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BMW envisions its motorcycle of the future

BMW introduces its radical new concept for the motorcycle of the future.

  • BMW vision 100

The motorcycle as we know it has seen little change in the 100 + years that it has existed. The formula seems simple enough—two wheels, motor in the middle, rider on top.

Although used in many parts of the world as cheap, quick and efficient transportation—its reputation for safety is not stellar. After all, a rider is completely exposed to the elements, and apart from gearing up with leathers and a helmet, has no real protection in collisions or accidents.

There really has been little change until now—with the BMW Motorrad Vision Next 100. Yes that’s a bit of a mouthful, but the bike itself is amazing.

Heritage

R23

BMW R23 heritage

 

The styling harks back to the first ever BMW motorcycle the R23, and being this is the latest and greatest, it’s fitting that the heritage has remained. The surfaces of the bike are arranged for optimal airflow and can offer good weather protection without the need of windscreens or fairings.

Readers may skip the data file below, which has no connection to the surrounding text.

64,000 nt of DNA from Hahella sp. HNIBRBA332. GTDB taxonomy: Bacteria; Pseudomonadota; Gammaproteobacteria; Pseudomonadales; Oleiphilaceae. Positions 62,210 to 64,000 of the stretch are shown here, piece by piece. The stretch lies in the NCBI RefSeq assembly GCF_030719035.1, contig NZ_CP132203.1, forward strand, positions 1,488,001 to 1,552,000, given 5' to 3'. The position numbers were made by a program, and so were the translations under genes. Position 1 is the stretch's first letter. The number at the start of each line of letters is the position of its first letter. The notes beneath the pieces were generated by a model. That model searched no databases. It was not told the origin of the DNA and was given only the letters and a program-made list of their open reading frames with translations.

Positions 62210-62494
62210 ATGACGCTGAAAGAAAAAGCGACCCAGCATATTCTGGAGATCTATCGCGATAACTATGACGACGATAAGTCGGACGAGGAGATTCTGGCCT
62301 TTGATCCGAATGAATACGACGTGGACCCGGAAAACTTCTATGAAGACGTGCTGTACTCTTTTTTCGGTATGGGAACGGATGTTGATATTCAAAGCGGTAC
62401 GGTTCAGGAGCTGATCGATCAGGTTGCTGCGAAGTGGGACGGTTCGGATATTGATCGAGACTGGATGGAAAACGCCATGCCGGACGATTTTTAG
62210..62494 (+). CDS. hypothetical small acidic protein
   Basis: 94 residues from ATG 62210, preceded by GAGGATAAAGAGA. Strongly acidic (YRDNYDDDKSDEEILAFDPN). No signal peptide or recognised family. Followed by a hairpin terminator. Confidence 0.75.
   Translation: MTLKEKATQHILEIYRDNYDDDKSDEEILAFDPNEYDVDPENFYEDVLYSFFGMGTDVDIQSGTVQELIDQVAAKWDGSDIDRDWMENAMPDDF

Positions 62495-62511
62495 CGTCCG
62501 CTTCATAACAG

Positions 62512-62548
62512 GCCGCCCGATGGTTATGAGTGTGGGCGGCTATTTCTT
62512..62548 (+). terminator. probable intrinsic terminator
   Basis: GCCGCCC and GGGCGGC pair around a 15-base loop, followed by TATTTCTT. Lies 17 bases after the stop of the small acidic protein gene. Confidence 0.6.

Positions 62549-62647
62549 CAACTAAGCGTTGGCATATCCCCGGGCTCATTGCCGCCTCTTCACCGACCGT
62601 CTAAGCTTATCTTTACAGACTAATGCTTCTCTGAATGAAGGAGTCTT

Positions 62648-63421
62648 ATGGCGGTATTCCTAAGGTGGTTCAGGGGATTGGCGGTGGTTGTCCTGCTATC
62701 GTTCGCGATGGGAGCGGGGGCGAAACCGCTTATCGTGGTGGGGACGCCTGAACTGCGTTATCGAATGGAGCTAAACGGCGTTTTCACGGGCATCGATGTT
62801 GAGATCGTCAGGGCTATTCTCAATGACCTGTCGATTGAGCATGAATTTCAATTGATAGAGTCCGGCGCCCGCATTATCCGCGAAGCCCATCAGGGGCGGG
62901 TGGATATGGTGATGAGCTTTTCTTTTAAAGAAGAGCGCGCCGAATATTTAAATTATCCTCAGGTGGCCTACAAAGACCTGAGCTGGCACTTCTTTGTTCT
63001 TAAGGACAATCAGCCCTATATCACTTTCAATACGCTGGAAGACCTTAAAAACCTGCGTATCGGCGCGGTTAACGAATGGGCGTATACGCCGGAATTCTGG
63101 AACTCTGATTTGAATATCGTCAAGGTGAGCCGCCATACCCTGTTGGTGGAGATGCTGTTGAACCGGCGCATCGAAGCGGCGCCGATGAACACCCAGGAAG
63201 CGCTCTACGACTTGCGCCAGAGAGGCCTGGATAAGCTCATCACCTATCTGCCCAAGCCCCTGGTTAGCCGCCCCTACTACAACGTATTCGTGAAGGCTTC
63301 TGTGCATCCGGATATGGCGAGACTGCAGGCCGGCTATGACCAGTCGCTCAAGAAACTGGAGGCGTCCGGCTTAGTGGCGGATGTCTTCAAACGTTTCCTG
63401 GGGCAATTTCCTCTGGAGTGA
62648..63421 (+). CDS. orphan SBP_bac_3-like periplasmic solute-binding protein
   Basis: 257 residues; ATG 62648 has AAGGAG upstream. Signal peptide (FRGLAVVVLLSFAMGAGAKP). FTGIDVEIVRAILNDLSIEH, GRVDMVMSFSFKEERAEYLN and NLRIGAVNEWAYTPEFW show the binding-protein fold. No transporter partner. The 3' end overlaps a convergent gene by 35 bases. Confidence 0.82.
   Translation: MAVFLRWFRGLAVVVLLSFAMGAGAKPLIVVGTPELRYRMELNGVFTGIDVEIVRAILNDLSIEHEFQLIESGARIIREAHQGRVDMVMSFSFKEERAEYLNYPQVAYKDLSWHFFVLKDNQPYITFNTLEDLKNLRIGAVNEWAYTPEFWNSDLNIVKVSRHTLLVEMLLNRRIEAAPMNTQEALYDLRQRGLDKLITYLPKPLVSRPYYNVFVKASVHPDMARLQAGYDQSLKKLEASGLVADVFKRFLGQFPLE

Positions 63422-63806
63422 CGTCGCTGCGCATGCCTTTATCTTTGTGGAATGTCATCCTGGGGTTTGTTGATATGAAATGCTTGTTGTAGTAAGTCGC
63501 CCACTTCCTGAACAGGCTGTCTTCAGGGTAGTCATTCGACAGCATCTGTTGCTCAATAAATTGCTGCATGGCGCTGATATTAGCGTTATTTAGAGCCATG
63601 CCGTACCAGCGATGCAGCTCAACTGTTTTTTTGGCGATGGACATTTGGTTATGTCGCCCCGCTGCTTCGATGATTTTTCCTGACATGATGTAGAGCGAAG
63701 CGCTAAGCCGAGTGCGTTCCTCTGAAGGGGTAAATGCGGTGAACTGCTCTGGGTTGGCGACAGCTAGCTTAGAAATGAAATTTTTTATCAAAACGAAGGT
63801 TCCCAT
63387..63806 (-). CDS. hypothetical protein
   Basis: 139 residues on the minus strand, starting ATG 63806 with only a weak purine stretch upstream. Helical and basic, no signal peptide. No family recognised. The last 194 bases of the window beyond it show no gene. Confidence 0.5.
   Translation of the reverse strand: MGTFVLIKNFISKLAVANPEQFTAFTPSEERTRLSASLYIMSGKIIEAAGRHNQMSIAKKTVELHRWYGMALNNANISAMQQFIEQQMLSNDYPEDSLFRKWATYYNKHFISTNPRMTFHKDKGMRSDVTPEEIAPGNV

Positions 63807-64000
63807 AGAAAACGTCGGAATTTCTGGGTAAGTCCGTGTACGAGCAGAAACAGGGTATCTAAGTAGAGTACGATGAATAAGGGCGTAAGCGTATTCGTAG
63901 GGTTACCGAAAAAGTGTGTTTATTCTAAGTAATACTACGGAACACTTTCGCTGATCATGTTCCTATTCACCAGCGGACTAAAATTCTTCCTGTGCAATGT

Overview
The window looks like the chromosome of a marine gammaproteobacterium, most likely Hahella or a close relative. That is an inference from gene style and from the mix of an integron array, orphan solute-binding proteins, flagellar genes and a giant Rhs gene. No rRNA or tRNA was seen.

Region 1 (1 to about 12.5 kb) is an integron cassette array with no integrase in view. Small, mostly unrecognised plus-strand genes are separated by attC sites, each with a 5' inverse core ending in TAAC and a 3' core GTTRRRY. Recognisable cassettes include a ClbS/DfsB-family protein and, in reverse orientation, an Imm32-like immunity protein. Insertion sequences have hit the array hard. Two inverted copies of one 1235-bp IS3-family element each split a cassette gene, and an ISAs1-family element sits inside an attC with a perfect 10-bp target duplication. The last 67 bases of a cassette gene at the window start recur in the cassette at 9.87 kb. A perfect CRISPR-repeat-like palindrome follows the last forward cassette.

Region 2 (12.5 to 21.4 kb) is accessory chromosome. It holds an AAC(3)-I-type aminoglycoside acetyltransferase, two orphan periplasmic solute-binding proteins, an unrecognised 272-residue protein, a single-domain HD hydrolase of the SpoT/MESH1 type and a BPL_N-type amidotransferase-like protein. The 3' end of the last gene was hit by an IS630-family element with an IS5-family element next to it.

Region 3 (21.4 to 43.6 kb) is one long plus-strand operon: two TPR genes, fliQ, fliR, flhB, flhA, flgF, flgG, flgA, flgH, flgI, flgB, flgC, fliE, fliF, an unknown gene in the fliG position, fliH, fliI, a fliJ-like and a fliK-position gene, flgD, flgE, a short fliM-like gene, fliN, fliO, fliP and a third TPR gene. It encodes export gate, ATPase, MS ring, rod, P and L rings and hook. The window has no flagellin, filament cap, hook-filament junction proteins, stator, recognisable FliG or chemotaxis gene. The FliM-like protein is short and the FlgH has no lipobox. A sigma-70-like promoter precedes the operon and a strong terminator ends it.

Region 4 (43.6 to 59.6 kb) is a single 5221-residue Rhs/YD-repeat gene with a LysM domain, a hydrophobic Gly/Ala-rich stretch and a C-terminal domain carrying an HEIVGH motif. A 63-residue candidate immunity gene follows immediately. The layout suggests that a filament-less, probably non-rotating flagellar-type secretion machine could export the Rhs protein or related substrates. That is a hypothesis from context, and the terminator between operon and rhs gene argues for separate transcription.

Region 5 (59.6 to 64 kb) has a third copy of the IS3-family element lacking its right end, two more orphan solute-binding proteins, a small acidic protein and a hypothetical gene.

Electric drive

As with most new vehicles today, this bike will be powered by electrons and generates 0 emissions.

Self-balancing 

Probably the coolest feature on this bike is that it’s self-balancing. It doesn’t need a kick-stand and should be a cinch for beginners to ride. The bike of the future will not fall over and should make dropping your bike a thing of the past—not to mention eliminating injuries from falls.

Data Glasses

motorrad vision

BMW Motorrad Vision Next 100 Data Glass

Reminiscent of Google Glass (remember those), these virtual headsets integrated into a visor will be the main line of communication between rider and bike. The headset is designed to operate as seamlessly as possible with minimal distraction to the rider, as when looking straight ahead—the display remains blank. Looking up activates a rear-view mirror, looking down opens a selectable menu and map functions.

BMW says that this bike, which doesn’t have suspension and steers by way of a flexible frame is so advanced and so safe that conventional safety gear and helmets are not required.

Bold claims indeed, but it just might be possible on the roads of the future.

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